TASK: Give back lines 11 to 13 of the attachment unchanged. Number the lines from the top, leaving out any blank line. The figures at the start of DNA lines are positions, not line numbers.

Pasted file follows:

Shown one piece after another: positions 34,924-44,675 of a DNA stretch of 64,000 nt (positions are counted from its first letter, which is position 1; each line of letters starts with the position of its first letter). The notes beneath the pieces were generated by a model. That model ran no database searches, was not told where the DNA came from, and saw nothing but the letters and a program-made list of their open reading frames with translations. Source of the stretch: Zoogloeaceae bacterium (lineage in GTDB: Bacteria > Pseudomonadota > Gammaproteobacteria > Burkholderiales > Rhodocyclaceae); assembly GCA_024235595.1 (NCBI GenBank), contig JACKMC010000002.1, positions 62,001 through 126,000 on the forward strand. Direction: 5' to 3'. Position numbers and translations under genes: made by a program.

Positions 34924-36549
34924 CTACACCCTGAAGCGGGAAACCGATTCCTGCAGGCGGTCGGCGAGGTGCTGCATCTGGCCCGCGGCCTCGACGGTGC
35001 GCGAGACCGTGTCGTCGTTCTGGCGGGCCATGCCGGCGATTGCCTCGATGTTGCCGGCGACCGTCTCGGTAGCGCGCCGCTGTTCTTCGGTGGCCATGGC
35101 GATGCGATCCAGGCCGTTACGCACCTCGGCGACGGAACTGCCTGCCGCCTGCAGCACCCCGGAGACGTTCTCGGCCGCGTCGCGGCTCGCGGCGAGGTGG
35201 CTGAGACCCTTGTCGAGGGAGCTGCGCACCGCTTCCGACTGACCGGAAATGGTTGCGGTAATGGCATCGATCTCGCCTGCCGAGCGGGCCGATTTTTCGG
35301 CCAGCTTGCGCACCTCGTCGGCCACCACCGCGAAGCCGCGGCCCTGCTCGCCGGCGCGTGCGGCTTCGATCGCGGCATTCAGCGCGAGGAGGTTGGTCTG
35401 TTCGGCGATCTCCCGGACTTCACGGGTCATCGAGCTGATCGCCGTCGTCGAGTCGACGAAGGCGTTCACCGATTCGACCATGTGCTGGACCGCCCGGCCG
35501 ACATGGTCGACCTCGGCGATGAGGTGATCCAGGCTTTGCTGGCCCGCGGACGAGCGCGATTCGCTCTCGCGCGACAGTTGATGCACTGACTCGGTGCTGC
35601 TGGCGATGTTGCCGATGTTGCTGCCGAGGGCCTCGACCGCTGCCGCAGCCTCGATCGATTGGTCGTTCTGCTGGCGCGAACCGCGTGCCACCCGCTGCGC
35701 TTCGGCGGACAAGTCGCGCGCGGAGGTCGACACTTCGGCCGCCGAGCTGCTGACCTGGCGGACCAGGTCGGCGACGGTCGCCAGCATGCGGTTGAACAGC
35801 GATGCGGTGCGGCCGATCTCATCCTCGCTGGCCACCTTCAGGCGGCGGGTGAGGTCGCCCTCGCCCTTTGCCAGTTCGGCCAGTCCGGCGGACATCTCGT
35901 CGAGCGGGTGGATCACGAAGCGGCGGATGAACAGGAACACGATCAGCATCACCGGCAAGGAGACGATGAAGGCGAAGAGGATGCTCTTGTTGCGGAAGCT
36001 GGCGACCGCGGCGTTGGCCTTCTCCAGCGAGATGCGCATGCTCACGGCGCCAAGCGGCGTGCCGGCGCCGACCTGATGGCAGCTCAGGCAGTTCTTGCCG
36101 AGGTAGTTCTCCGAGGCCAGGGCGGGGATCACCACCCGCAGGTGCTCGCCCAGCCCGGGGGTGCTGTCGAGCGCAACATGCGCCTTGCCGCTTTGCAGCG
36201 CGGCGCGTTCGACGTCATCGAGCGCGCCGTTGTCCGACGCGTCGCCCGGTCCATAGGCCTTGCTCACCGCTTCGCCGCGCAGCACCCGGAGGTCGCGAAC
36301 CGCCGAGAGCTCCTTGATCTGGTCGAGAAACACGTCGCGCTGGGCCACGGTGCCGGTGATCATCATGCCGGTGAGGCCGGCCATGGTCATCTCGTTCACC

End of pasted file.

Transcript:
35701 TTCGGCGGACAAGTCGCGCGCGGAGGTCGACACTTCGGCCGCCGAGCTGCTGACCTGGCGGACCAGGTCGGCGACGGTCGCCAGCATGCGGTTGAACAGC
35801 GATGCGGTGCGGCCGATCTCATCCTCGCTGGCCACCTTCAGGCGGCGGGTGAGGTCGCCCTCGCCCTTTGCCAGTTCGGCCAGTCCGGCGGACATCTCGT
35901 CGAGCGGGTGGATCACGAAGCGGCGGATGAACAGGAACACGATCAGCATCACCGGCAAGGAGACGATGAAGGCGAAGAGGATGCTCTTGTTGCGGAAGCT